We investigated the predispersal survivorship of seeds of six dipterocarp species (Dipterocarpus globosus, D. tempehes, Dryobalanops aromatica, D. lanceolata, Shorea beccariana, and S. pilosa) during 2001-2002, when a general flowering occurred in Lambir Hills National Park, Sarawak, Malaysia. More immature seeds dropped during the first month in Dryobalanops and Shorea spp. than in Dipterocarpus spp. Insects attacked the seeds of all species during all developmental stages through to maturity, although temporal patterns varied among the dipterocarps. In contrast, arboreal vertebrates only occasionally ate seeds, and produced less damage than insects. In four species, insects damaged a significantly higher percentage of seeds than did vertebrates. Direct observations of seed survival patterns and bagging experiments using two sizes of mesh (cloth and wire) in the canopy of Dryobalanops aromatica identified insects as the principal seed predators during both the last phase, and overall. These results document the relative importance of insects as predispersal seed predators in these dipterocarp species.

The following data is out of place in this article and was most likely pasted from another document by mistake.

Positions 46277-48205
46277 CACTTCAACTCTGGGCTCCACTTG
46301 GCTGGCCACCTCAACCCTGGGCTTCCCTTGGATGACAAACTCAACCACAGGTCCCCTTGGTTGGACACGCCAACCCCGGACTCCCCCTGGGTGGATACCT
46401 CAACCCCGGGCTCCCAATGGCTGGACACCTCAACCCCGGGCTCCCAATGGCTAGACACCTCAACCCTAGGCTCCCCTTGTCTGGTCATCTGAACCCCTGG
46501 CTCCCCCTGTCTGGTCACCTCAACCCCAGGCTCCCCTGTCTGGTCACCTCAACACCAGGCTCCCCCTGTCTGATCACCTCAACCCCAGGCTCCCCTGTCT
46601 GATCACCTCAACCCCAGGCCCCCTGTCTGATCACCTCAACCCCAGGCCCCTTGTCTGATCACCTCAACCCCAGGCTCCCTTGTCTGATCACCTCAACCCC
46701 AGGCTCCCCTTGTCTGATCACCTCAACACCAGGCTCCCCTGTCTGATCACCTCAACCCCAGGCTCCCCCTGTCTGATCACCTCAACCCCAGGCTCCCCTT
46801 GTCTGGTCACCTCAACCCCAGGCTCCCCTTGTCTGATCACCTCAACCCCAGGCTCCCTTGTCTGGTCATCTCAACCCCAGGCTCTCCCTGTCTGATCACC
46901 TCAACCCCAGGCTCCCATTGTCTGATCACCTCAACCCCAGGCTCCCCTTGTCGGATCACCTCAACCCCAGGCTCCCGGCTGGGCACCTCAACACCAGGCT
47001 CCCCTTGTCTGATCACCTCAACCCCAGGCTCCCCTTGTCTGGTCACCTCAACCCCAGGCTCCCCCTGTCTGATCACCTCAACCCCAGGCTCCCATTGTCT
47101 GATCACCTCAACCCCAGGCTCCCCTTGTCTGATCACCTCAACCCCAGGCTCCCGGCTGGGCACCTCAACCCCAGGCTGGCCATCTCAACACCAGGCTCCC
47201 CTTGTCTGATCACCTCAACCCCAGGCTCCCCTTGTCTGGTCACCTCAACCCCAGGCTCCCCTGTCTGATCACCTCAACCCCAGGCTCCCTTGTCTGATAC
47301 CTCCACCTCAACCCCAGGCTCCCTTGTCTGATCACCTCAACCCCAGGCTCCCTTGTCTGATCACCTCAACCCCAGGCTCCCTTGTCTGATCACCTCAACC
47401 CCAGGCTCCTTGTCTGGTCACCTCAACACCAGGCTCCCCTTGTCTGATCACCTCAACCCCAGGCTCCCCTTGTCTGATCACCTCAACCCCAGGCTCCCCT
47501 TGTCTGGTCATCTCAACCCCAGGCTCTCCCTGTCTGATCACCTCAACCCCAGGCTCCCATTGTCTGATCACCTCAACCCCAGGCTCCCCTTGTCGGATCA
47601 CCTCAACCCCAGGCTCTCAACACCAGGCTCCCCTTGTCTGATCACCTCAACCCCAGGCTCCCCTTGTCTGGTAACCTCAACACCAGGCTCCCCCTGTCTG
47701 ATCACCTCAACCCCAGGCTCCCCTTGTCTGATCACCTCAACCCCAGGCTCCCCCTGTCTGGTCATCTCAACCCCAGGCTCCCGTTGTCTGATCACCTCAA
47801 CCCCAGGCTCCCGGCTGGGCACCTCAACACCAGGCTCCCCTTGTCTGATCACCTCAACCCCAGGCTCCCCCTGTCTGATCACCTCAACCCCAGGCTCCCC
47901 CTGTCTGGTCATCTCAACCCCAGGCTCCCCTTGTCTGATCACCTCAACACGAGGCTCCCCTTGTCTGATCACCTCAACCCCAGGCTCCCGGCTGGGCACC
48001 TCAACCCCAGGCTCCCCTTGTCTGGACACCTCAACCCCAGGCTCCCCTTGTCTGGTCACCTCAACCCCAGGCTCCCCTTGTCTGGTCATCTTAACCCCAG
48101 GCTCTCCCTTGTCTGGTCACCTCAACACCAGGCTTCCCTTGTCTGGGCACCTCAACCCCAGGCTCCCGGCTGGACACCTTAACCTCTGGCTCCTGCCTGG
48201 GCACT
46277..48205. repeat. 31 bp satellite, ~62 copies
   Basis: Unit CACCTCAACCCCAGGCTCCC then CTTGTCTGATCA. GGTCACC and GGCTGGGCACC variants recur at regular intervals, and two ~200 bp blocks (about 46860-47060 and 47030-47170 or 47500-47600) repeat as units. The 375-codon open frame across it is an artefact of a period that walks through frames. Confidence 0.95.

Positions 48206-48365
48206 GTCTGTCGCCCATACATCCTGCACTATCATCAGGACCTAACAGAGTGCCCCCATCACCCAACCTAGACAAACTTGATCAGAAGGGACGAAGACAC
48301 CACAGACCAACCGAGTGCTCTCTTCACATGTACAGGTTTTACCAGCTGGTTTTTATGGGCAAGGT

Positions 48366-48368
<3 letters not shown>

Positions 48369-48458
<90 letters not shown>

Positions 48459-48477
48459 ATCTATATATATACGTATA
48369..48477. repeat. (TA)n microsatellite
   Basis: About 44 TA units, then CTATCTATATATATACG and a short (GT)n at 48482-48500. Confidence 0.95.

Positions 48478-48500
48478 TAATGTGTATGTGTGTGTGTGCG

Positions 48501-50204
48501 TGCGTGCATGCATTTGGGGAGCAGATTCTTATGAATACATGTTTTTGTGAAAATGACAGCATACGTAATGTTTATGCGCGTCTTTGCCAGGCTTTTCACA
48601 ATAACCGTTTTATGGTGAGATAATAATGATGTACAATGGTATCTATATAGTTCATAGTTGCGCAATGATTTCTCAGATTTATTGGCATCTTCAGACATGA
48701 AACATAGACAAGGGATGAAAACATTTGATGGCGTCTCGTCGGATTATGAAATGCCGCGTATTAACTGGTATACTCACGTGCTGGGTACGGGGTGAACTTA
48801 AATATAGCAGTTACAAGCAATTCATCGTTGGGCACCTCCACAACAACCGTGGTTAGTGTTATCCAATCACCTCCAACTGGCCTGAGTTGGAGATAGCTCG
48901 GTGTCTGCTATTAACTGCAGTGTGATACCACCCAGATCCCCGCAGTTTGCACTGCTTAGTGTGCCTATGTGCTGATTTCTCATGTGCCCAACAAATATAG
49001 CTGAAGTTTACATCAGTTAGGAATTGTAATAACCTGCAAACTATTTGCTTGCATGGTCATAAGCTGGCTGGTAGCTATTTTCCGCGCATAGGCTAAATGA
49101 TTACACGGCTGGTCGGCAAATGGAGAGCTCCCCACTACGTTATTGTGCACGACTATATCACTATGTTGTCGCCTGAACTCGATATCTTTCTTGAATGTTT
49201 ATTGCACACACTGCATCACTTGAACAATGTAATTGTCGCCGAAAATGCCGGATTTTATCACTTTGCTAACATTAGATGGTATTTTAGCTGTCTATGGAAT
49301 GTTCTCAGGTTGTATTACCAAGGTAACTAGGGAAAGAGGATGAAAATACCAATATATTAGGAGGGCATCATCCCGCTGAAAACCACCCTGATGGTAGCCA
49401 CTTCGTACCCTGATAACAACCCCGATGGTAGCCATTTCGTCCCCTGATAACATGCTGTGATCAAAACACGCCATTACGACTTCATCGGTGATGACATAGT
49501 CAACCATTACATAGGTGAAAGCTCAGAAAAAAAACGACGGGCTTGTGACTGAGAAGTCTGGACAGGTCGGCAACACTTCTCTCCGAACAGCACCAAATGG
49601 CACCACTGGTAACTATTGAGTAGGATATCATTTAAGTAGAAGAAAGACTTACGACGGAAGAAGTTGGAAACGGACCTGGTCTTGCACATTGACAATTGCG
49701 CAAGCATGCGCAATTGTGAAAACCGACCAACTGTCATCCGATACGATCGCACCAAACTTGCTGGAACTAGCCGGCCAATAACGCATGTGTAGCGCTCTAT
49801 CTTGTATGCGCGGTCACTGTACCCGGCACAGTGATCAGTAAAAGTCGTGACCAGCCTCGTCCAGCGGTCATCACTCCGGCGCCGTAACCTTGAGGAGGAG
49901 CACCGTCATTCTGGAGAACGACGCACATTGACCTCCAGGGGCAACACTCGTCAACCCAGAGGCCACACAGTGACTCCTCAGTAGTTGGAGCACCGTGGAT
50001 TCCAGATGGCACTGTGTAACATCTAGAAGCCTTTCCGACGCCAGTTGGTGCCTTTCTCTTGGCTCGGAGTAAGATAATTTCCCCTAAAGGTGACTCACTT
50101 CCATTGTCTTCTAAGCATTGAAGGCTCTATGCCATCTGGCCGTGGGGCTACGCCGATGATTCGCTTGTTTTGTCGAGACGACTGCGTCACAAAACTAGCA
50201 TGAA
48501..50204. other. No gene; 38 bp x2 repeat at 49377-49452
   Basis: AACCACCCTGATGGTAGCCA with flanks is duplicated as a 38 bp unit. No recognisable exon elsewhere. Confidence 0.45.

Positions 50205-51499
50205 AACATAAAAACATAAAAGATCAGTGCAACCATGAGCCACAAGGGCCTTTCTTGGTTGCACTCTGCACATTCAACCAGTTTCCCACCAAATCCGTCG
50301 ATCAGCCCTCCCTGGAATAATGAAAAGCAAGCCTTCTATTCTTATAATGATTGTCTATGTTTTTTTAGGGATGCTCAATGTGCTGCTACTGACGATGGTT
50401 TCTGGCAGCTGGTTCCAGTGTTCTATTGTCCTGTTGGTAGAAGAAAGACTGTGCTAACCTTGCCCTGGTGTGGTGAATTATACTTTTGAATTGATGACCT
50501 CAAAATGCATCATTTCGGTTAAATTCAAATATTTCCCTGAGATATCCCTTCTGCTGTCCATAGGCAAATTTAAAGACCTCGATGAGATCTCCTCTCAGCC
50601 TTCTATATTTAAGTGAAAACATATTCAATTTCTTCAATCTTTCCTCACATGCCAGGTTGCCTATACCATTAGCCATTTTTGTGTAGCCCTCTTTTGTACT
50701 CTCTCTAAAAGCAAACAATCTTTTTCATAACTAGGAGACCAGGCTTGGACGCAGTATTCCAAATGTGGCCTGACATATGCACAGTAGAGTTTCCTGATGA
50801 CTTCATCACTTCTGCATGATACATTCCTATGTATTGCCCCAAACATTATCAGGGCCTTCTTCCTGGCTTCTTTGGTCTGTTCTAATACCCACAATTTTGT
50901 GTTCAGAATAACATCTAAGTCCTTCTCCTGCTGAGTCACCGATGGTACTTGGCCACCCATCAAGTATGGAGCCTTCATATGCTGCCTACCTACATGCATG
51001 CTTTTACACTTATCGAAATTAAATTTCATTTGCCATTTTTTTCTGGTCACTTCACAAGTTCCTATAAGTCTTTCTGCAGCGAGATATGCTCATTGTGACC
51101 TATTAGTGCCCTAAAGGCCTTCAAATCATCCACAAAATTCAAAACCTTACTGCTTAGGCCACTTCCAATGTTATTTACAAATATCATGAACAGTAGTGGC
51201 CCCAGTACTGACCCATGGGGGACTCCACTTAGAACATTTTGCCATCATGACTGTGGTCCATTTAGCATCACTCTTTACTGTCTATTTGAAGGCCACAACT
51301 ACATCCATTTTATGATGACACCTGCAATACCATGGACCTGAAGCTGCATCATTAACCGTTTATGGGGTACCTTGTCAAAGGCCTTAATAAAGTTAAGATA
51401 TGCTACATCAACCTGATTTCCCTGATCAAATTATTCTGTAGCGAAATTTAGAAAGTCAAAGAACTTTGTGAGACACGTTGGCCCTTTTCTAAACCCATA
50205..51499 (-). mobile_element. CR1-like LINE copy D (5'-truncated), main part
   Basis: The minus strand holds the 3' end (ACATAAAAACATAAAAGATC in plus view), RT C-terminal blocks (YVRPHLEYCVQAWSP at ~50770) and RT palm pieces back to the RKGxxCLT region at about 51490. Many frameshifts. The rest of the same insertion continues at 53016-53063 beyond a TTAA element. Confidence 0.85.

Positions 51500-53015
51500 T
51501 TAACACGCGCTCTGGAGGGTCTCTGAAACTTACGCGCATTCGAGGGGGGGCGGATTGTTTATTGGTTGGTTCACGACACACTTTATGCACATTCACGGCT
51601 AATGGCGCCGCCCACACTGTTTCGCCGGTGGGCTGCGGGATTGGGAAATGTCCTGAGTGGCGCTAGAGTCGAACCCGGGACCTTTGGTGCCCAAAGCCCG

- Predispersal stage
- Seed predator
- Tropical forest
ASJC Scopus subject areas
- Ecology, Evolution, Behavior and Systematics